BUILTINaccount operators
    BUILTINbackup operators
    BNRdomain computers
    BNRdomain controllers
    BNRschema admins
    BNRenterprise admins
    BNRdomain admins
    BNRdomain users
    BNRdomain guests
    BNRgroup policy creator owners

Configure NSS to use Winbind:

  1. Edit nsswitch.conf

    $ sudo vi /etc/nsswitch.conf
    #passwd: files
    #shadow: files
    #group: files
    passwd: files winbind
    shadow: files winbind
    group: files winbind
    ethers: files
    netmasks: files
    networks: files
    #protocols: files
    protocols: files winbind
    rpc: files
    #services: files
    services: files winbind

    #netgroup: files
    netgroup: files winbind
    publickey: nisplus
    automount: files
    aliases: files nisplus

  2. Test NSS Winbind connection by listing users from the passwd file with getent:

    $ getent passwd

  3. List groups using getent:

    $ getent group
    BNRdomain admins:x:16777219:BNRadministrator
    BNRdomain users:x:16777216:
    BNRdomain guests:x:16777217:

Configure system-auth to use Winbind with PAM:

  1. First, backup your system-auth file:

    $ sudo cp /etc/pam.d/system-auth /etc/pam.d/system-auth.backup

  2. Now, add the Winbind entries to the system-auth file:

    $ sudo vi /etc/pam.d/system-auth
    # This file is auto-generated.
    # User changes will be destroyed the next time authconfig is run.
    auth required /lib/security/$ISA/
    auth sufficient /lib/security/$ISA/ likeauth nullok
    auth sufficient /lib/security/$ISA/ use_first_pass
    auth required /lib/security/$ISA/

    account required /lib/security/$ISA/ broken_shadow
    account sufficient /lib/security/$ISA/
    account sufficient /lib/security/$ISA/ uid < 100 quiet
    account [default=bad success=ok user_unknown=ignore] /lib/security/$ISA/
    account required /lib/security/$ISA/

    password requisite /lib/security/$ISA/ retry=3
    password sufficient /lib/security/$ISA/ nullok use_authtok md5 shadow
    password sufficient /lib/security/$ISA/ use_authtok
    password required /lib/security/$ISA/

    session required /lib/security/$ISA/
    session required /lib/security/$ISA/

Configure PAM to auto-create network home directories:

  1. Add the module. If the home directory does not exist, it will be created on first login.

    $ sudo vi /etc/pam.d/login
    session required multiple open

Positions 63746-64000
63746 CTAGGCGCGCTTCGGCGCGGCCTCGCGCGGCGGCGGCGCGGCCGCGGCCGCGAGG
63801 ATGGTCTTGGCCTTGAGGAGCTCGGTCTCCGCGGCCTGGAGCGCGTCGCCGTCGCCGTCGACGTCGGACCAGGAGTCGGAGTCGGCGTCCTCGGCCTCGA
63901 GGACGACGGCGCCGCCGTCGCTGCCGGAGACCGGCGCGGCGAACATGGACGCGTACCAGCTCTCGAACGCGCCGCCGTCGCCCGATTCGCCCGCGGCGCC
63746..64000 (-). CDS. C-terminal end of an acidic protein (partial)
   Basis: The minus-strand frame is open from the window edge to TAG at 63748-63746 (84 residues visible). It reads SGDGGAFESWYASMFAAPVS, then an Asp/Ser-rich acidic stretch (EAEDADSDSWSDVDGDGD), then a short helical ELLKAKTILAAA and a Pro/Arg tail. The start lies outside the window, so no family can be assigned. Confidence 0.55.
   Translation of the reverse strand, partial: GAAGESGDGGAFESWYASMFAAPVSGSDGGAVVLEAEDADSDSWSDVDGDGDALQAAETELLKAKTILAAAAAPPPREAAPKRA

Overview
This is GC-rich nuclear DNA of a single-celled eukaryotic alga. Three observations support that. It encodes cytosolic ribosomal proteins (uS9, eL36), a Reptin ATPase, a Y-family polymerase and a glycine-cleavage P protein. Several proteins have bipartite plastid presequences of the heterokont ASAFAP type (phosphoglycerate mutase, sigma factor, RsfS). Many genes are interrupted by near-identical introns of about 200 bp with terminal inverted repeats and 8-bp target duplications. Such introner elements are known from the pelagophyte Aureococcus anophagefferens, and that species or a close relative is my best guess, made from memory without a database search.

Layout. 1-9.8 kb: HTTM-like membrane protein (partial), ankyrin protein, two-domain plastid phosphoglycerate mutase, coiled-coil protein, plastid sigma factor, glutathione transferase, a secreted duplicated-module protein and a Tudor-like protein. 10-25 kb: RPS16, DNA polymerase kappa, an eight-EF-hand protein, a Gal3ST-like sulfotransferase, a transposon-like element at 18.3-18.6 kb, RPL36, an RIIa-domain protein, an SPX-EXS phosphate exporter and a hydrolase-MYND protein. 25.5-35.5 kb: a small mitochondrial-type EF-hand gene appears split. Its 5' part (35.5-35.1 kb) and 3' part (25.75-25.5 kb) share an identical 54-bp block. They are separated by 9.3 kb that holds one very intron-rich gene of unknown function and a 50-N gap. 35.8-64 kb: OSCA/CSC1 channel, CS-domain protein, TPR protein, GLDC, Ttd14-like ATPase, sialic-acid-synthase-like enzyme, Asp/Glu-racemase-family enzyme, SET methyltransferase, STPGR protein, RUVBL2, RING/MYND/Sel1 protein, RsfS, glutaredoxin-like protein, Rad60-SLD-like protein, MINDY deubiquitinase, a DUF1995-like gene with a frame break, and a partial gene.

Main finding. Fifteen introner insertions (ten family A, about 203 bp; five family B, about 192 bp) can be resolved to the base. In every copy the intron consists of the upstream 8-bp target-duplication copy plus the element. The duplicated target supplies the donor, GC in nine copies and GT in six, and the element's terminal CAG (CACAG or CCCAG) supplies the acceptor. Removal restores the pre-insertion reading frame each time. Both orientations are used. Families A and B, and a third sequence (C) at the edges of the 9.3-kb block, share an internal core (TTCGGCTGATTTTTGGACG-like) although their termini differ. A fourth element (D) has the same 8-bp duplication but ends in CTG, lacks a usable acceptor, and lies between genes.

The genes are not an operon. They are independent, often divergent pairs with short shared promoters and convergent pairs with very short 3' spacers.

session required skel=/etc/skel/ umask=0077

  2. Add the module to gdm.

    $ sudo vi /etc/pam.d/gdm
    session optional
    session required skel=/etc/skel/ umask=0077

Create a local directory for storing domain user profiles:

  1. All domain user local profiles (local home directories) will be auto-created under this folder:

    $ sudo mkdir /home/BNR

Set the network folder to automount:

  1. Create a file that contains your domain login information (fill in your actual username and password):

    $ vi ~/.smbpass
    username = student
    password = mypassword

  2. Set the file to readable only by root:

    $ sudo chmod 600 ~/.smbpass
    $ sudo chown root ~/.smbpass

  3. Create a directory to be used as the mount point:

    $ mkdir ~/nethome

  4. Add an entry to fstab to mount the share on login (this is the last line of fstab, all on one line):

    $ sudo vi /etc/fstab
    //win-svr1/user /home/BNR/student/nethome smbfs
    credentials=/home/BNR/student/.smbpass,dmask=777,fmask=777 0 0

Try it out:

  1. Restart and login using domainuser username format. In this example, the login name is bnrstudent. On first successful domain user login, you will see a message that the user’s local home folder is created, and the network folder is mounted:

Home folder created on login

Read on for OS X Configuration

Finally, the OS X configuration:

Configure DNS:

  1. In the TCP/IP configuration of your network device, add a DNS server and search domain for local DNS resolution:

Local DNS configuration

Configure Directory Access:

  1. Open Directory Access from Applications, Utilities. In the Services screen, highlight Active Directory and click Configure:

Directory Access configuration

  1. In the Active Directory configuration, enter the Domain name and computer name:

Active Directory settings

  1. Under Advanced Options, User Experience, set home location to use SMB, and set default user shell:

User Experience settings

  1. Under the Administrative Advanced Options, allow administration by domain and enterprise admins, and allow authentication from any domain in the forest:

Administrative Advanced options

Join the AD Domain:

  1. Click Bind to join the Mac to the Windows Domain. Enter username and password of a Windows user that has permission to join a computer to the domain. Check options to use AD for authentication and contacts:

Bind to Windows Domain

  1. Under Directory Access, Authentication, make sure Active Directory is in the search path:

Authentication search path settings

  1. Under Directory Access, Contacts, make sure Active Directory is in the search path:

Contacts search path settings

  1. Under Directory Access, Services, configure SMB/CIFS, adding the Workgroup name and WINS server address:

SMB Workgroup and WINS settings

Configure login options:

  1. Launch System Preferences, Accounts. Under Login Options, uncheck ‘Automatically login’, and choose ‘Display login window as: Name and password’

Try it out:

  1. Restart and login using domainuser username format. In this example, the login name is bnrstudent. The user’s network home folder will automount and appear as a folder on the dock:

Network folder mountedNetwork folder on Dock

All done!

Final Notes

With the release of Service Pack 1 for Windows Server 2003, Windows domain controllers require encrypted communications by default. While SAMBA 3.0 and Mac OS X 10.4 and newer also support encrypted SMB communications, this Windows server change has broken some SMB interoperability. As a result of this change, the current workable solution is to disable Microsoft’s digital signing of network communications as specified in the steps above. Be warned that this configuration results in a less secure network.

Steve Sparks

Reviewer Big Nerd Ranch

Steve Sparks has been a Nerd since 2011 and an electronics geek since age five. His primary focus is on iOS, watchOS, and tvOS development. He plays guitar and makes strange and terrifying contraptions. He lives in Atlanta with his family.